Amatetti said he’s been talking to a lot of people outside of the Republican Party.
“I’m getting a lot of help,” Amatetti said. “There are more people interested in getting balance on our council. Civic and taxpayers groups. Many say it’s been far too long that the primary has been more important in the elections than the general. It’s time to have some Republicans somewhere. I get that feedback from all people.”
Amatetti said geographically voters want more representation in the upcounty. And he hears a lot how people are concerned that most of the representation on the council is in Takoma Park.
Jurgena, who received 40% of the vote when he ran for the District 2 County Council seat in 2014 on a $5,000 budget, says the Republican Party is making advances.
“We had a record Lincoln Day dinner,” Jurgena said of the party’s annual fundraising dinner this year. “We’re getting donations from people we never have before. Precincts are better organized than ever.”
Expecting Rice to seek re-election
Ferleman’s campaign has picked up 500 “Likes” on its Facebook page, since it launched last February, and his donor database is now very large, he said.
“They’re organic Likes,” Ferleman said. “A Like doesn’t translate to a vote, but it’s momentum. They are coming to us, not us going to them. Bar none, we have the best social media platforms of any candidate, including Craig Rice. We have the best email marketing, the best website and all of our platforms are integrated so they are communicating to themselves.”
Ferleman said he believes Rice will seek re-election, and the focus of his campaign will be on the incumbent.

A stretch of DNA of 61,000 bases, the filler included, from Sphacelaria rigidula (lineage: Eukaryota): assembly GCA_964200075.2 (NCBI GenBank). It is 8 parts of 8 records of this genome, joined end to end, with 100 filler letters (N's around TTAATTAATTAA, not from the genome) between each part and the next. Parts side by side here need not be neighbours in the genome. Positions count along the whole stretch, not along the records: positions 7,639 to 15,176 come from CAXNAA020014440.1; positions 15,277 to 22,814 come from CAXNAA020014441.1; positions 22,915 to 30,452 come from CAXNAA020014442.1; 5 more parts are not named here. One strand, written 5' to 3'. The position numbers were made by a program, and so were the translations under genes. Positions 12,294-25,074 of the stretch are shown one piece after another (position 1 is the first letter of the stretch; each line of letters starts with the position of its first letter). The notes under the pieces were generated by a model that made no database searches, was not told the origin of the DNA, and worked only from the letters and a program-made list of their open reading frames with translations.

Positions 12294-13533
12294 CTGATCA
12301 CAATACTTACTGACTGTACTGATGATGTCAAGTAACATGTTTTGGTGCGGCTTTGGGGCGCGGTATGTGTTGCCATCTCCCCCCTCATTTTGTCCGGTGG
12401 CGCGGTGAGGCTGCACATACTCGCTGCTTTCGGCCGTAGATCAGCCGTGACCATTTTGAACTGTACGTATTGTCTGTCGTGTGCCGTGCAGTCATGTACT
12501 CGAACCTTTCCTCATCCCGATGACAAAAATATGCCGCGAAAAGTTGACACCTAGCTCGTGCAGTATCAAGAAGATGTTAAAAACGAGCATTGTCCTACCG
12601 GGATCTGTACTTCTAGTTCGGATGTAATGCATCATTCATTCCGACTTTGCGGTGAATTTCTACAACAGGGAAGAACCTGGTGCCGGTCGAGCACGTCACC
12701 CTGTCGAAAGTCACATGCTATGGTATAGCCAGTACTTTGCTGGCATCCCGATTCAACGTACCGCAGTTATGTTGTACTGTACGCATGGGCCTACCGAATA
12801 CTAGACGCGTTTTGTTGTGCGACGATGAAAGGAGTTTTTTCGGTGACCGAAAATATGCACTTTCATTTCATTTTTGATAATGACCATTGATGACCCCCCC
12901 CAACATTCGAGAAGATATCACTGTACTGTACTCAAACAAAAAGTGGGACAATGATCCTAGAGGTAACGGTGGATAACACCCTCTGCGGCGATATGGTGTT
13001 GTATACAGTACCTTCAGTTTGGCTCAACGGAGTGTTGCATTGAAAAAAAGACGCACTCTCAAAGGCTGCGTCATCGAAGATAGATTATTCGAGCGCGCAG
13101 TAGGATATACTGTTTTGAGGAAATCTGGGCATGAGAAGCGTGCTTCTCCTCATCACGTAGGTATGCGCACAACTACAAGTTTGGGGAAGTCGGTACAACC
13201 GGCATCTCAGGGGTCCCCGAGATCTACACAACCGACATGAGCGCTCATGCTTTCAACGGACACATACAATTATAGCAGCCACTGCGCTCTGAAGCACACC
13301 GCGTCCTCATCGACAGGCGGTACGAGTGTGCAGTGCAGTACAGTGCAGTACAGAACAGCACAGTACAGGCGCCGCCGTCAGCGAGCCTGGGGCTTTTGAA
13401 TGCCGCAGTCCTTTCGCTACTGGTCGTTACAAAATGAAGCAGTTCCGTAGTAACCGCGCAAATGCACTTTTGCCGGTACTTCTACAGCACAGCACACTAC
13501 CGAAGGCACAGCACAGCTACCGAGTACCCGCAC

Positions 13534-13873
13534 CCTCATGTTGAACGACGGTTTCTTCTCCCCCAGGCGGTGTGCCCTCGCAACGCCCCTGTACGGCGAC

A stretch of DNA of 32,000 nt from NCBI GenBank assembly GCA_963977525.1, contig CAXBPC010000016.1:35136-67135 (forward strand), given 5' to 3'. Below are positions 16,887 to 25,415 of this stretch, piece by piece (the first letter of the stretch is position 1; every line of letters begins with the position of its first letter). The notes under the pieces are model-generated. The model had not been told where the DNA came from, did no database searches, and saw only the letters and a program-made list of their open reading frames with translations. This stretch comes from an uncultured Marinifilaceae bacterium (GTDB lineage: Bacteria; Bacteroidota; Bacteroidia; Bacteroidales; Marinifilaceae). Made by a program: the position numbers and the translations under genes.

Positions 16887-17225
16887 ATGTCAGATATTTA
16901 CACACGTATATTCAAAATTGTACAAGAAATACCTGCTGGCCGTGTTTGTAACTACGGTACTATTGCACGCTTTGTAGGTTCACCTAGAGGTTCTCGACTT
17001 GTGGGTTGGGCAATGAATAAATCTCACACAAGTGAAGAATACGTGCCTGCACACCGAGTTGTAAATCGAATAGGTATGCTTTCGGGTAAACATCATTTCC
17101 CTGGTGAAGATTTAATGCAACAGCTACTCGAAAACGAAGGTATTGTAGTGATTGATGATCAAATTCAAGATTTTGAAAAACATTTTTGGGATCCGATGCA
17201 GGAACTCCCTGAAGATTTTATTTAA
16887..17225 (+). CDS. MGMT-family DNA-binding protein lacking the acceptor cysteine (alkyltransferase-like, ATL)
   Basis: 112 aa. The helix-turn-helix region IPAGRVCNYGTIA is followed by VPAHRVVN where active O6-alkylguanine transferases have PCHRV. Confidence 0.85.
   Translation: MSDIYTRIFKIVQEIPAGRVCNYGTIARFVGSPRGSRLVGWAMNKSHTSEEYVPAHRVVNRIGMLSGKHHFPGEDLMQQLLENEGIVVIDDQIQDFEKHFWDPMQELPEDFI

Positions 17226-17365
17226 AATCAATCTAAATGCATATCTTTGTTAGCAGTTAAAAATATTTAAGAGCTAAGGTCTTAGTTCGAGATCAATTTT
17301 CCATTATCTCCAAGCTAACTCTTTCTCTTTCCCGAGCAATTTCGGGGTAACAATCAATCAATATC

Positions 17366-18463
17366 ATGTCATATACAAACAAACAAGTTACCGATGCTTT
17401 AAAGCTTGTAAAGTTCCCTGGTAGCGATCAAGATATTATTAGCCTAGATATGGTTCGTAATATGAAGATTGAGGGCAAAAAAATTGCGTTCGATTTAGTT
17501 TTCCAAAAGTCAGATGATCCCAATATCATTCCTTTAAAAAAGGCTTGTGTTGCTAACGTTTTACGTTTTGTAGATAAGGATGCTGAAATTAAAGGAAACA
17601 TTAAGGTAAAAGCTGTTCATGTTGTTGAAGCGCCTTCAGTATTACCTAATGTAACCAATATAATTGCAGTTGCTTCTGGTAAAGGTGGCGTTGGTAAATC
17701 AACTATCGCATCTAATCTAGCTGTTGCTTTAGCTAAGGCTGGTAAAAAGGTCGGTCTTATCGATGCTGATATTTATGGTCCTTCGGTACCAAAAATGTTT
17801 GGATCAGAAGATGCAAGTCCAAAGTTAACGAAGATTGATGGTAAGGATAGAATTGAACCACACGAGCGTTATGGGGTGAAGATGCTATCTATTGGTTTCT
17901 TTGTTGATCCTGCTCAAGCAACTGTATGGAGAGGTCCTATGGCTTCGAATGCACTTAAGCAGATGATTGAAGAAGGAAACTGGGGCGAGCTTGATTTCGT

“We believe [Rice] is going to stay in District 2,” Ferleman said. “Everything points to it. He will get completely creamed if he goes to county executive. George Leventhal will demolish him. If Trone were to enter that race, Rice doesn’t have a prayer. He doesn’t have the momentum, the strength. We are going after him directly.”
Puca said he is not concerned whether Rice runs for re-election or not.
“It doesn’t make any difference to me,” Puca said. “I believe he will be an easier person to beat than any of the other guys. I’m not running against Craig Rice. I’m running on my own merits. I’ve done more than Craig Rice has ever done.”
Jurgena said he believes county residents are fed up with a one-party system. Currently all nine County Councilmembers are Democrats, and so is the County Executive, Ike Leggett.
“I’ve had a lot say we need the other side having some say in the system in order to have any control,” Jurgena said. “Last year when they [the Council] gave themselves a $13,000 raise and gave residents a 8.9% real estate tax hike — that was the final straw. I think people are just fed up.”
Councilmember Rice would not agree to be interviewed for this article because it is related to his election plans, Deputy Chief of Staff Sharon Ledner said.